Gov. Mike DeWine has said repeatedly that mental health and drug addiction are two areas he’ll focus on in his first budget. The group that he appointed to study the needs in those areas has delivered him a report, just hours before that budget comes out. 

LGBTQ pride flag
QUINN DOMBROWSKI / FLICKR/CREATIVE COMMONS

Here are your morning headlines for Wednesday, September 26:

  • Cuyahoga County passes LGBTQ ordinance;
  • Cedar Point fined for safety violations;
  • Cleveland agrees to pay $3.7 million to family of Euclid man shot by off-duty officer;
  • University of Akron receives grant for sexual misconduct prevention programs;
  • Advocates raise concern over now-closed psychiatric unit Aultman Hospital in Stark;

Cuyahoga County passes LGBTQ ordinance

photo of Aultman's Bedford Building
/ AULTMAN HOSPITAL

Aultman Hospital in Canton closed the doors of its psychiatric unit this week. It was the last remaining inpatient psychiatric care facility in Stark County.

The decision to close was made because new regulations to psychiatric care would require $2 million in renovations to the unit.

Instead, the hospital decided to focus its care strategy on emergency room treatment for more urgent cases and outpatient care for long-term issues.

"Pink Slipping" Affects More Than Just The Patient

Jul 3, 2018
ALEXIS SCRANTON / THE BURR

In the world of mental health, emergency hospitalization can be a loaded topic. For some people, the image of a psychiatric hospital brings to mind movies like "Girl, Interrupted" or "One Flew Over the Cuckoo's Nest."

The reality is far different — and the process behind deciding to hospitalize someone — also known as “pink slipping” — can be hard for the patient and the professional alike.

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TIM RUDELL / WKSU

Peg’s Foundation, formerly the Margaret Clark Morgan Foundation, is giving $7.5 million to the Department of Psychiatry at Northeast Ohio Medical University. 

It’s believed to be the largest single grant ever given specifically for mental health treatment studies by a private foundation in Ohio.

KAISER FAMILY FOUNDATION

“For 29 years, I thought about mental health as someone else’s problem.”

The logo of The Ohio Council Of Behavioral Health and Family Services Providers.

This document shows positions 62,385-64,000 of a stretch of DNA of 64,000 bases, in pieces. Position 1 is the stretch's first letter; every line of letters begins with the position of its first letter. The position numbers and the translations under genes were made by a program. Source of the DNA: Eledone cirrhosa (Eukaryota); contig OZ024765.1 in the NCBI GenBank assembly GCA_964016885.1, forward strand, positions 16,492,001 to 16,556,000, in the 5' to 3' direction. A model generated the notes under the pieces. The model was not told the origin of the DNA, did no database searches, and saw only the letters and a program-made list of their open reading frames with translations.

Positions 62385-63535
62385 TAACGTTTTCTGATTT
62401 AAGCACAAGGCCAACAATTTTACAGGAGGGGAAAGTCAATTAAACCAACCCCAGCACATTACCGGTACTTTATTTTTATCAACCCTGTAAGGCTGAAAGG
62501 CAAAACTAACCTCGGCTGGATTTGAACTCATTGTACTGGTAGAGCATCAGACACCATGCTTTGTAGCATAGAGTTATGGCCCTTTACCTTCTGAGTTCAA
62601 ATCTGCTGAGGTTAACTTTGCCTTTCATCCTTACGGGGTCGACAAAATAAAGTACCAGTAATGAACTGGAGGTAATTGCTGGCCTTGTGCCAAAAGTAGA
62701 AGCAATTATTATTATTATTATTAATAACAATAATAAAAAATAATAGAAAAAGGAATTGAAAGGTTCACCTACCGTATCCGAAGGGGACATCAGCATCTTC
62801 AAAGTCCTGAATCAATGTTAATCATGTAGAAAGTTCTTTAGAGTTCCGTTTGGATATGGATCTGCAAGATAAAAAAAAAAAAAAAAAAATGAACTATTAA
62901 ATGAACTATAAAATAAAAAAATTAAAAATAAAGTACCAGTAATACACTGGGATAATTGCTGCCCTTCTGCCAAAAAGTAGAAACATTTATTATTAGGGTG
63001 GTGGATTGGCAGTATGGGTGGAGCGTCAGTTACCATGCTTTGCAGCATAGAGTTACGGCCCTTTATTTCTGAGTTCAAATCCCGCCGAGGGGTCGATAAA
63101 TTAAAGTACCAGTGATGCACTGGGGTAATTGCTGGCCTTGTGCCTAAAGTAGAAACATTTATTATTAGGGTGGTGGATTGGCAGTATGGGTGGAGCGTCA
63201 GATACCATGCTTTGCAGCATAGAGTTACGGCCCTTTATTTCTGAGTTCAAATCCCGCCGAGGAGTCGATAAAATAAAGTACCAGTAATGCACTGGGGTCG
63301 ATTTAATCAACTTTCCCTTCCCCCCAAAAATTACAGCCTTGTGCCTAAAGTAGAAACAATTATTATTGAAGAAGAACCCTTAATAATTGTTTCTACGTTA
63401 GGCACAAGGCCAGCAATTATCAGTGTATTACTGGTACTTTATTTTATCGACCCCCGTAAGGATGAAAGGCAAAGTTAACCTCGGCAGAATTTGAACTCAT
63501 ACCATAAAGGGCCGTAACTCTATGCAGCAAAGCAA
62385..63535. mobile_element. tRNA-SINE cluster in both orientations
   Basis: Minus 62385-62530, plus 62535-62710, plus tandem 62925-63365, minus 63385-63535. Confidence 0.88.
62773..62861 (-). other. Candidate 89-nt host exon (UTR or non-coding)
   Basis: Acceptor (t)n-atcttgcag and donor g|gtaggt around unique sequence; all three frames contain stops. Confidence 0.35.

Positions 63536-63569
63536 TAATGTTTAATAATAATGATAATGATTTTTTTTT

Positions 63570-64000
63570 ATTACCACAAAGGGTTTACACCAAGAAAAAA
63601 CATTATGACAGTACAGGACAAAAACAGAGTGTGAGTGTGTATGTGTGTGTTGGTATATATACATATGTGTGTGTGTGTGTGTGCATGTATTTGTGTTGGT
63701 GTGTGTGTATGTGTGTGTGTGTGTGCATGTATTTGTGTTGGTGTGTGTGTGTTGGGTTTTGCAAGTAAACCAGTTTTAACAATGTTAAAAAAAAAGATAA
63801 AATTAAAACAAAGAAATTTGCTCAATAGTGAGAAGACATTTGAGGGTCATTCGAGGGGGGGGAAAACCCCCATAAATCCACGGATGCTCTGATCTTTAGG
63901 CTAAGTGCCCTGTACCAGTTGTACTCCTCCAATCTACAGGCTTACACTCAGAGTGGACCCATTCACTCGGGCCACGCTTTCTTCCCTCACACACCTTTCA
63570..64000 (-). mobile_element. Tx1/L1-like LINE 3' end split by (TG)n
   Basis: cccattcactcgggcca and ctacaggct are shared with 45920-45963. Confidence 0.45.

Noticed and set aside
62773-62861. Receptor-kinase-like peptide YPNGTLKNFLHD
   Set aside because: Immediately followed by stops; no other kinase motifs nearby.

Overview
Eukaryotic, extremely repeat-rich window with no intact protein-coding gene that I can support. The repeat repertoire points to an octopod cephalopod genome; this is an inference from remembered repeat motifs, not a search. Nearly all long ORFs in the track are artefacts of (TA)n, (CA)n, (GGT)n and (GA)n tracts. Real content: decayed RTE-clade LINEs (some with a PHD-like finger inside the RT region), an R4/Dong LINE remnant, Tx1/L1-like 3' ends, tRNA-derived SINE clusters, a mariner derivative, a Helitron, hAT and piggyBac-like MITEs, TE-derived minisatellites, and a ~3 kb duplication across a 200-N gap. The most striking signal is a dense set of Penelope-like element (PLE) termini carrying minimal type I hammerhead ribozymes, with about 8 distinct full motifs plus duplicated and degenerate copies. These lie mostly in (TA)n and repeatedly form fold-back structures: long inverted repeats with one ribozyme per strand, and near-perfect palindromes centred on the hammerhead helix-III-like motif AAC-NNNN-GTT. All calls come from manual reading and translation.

The Ohio Council Of Behavioral Health and Family Services Providers.

The state is moving mental health and addiction services for low-income Ohioans into Medicaid-managed care by July 1. It’s the biggest and most complicated change the behavioral health system in Ohio has ever seen.

A survey of more than a hundred of those providers shows the redesign is straining their finances and could shut them down. 

JEFF ST.CLAIR / WKSU

No one knows what causes schizophrenia. It’s a devastating mental disorder that affects more than 3 million Americans.

And while most people with schizophrenia can be treated, many don’t respond to medications.

New research may find ways to help them.

In this week’s Exploradio, we examine how genetic research is providing clues to the unsolved mysteries of schizophrenia.

A photo of John Kasich
ALLEGRA BOVERMAN / NHPR

Gov. John Kasich delivered his final State of the State address yesterday. In it, he said he plans to rebuild central Ohio’s mental health hospital with money from the Capital Bill.

Kasich announced a new $112 million facility will replace the Twin Valley Behavioral Health Hospital in Columbus, which was built in 1977. The state psychiatric hospital is the busiest in Ohio, and also one of the oldest.

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U.S. COAST GUARD DISTRICT 9

Editor's note: This story has been updated to reflect that J.M. Smucker and ConAgra have called off Smucker's acquisition of Wesson oil.

Here are your morning headlines for Wednesday, March 7:

Wikimedia Commons

Cavs star Kevin Love revealed Tuesday that he’s been struggling with mental health issues. Love wrote in an essay published in the Players’ Tribune that he left a game in November after suffering a panic attack.  He detailed how it left him confused and ashamed, and said that he’s started seeing a therapist.

NINA SCHUBERT

Gov. John Kasich singled out the activism of a Kent State University student during his final State of the State address on tonight.

Kasich gave freshman Antonina Schubert a “Courage Award” for her work in mental-health support.

She’s founder of the Nightingale Project, which helps people with depression, and seeks to end the stigma associated with mental disorders.